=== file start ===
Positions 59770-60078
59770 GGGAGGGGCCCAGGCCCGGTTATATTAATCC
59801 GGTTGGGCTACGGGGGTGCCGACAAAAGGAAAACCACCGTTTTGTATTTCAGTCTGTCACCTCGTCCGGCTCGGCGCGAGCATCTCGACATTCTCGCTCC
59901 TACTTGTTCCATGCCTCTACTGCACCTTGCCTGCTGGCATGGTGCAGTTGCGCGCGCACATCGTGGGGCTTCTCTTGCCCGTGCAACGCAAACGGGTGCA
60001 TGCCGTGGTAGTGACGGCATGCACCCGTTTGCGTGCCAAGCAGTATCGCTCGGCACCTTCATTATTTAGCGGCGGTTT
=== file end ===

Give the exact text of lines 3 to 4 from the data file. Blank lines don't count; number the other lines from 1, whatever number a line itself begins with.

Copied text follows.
59801 GGTTGGGCTACGGGGGTGCCGACAAAAGGAAAACCACCGTTTTGTATTTCAGTCTGTCACCTCGTCCGGCTCGGCGCGAGCATCTCGACATTCTCGCTCC
59901 TACTTGTTCCATGCCTCTACTGCACCTTGCCTGCTGGCATGGTGCAGTTGCGCGCGCACATCGTGGGGCTTCTCTTGCCCGTGCAACGCAAACGGGTGCA